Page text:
Rosetta's comet target seen from Earth telescope
Posted: March 3, 2004

In the morning of March 2, the Rosetta spacecraft was launched on board an Ariane 5 launcher from the European Spaceport in Kourou, French Guiana. The European Space Agency (ESA) spacecraft will be the first to land on a comet.

Before the launch, and as a salute to their colleagues at ESA, astronomers used the New Technology Telescope at the European Southern Observatory (ESO) of La Silla in Chile to image Rosetta's target, Comet 67P/Churyumov-Gerasimenko, an approximately 4 kilometre size "dirty snowball" that orbits the Sun once every 6.6 years.

A composite image of the nucleus of Comet 67P/Churyumov-Gerasimenko (the point of light at the center), recorded on February 26, 2004, at 6:15 UT with the SUSI-2 camera on the 3.5-m New Technology Telescope. It is based on fifteen series of exposures seen in three different wavebands and since the images were aligned on the comet, the images of stars in the field are trailed. The fact that the image of the comet's 'dirty snowball' nucleus is almost star-like indicates that it is surrounded by a very small amount of gas or dust. The distance to the comet from the Earth was approx. 600 million km. Credit: ESO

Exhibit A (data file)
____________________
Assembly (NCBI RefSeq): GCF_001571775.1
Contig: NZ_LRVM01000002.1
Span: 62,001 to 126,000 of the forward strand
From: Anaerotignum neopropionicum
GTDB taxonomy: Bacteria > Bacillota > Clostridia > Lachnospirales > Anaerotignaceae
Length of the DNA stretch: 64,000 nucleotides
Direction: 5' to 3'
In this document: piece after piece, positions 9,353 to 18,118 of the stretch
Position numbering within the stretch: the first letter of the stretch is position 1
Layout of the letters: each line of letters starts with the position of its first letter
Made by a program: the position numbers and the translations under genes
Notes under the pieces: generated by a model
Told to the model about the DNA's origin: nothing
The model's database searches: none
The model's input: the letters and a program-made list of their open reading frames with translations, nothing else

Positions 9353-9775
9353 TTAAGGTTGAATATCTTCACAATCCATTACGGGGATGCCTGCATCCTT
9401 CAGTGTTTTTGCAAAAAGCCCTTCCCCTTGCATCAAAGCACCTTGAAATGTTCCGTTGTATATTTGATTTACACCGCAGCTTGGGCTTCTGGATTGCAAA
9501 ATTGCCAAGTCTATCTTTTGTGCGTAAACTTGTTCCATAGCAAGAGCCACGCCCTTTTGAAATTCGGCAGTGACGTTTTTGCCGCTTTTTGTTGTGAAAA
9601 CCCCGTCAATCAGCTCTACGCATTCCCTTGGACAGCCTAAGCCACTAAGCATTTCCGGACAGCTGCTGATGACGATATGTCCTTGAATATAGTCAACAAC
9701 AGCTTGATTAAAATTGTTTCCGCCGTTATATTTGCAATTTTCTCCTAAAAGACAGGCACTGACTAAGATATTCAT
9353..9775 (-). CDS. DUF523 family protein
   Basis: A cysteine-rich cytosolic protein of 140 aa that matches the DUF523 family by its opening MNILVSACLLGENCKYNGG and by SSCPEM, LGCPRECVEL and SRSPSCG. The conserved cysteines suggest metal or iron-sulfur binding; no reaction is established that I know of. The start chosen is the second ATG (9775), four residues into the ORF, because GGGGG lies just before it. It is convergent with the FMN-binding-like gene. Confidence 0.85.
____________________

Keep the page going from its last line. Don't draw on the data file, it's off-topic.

These new images show the object at a distance of approximately 670 million kilometres from the Sun - 4.5 times the distance from the Earth to the Sun.

These observations provide further confirmation that at this distance the activity on 67P/Churyumov-Gerasimenko is very low.

This is very good news for the mission, because it means that when Rosetta will meet in 2014 its target comet, at 790 million kilometres from the Sun, there will not be so much dust near the nucleus to hinder the landing.

Originally timed to begin about a year ago, Rosetta's journey had to be postponed. This delay meant that the original mission's target, Comet Wirtanen, which was observed two years ago by astronomers using ESO's Very Large Telescope could no longer be reached. Instead, a new target has been selected, Comet Churyumov-Gerasimenko.

The observations presented here are part of a continuous effort by astronomers to monitor Rosetta's target and provide the spacecraft controllers and the astronomers with very useful, regular updates, e.g., about the 'cometary weather' at the time of arrival.

The exposures have been combined to show the background objects in real colours. Because of its motion, the comet now appears as a trail. Credit: ESO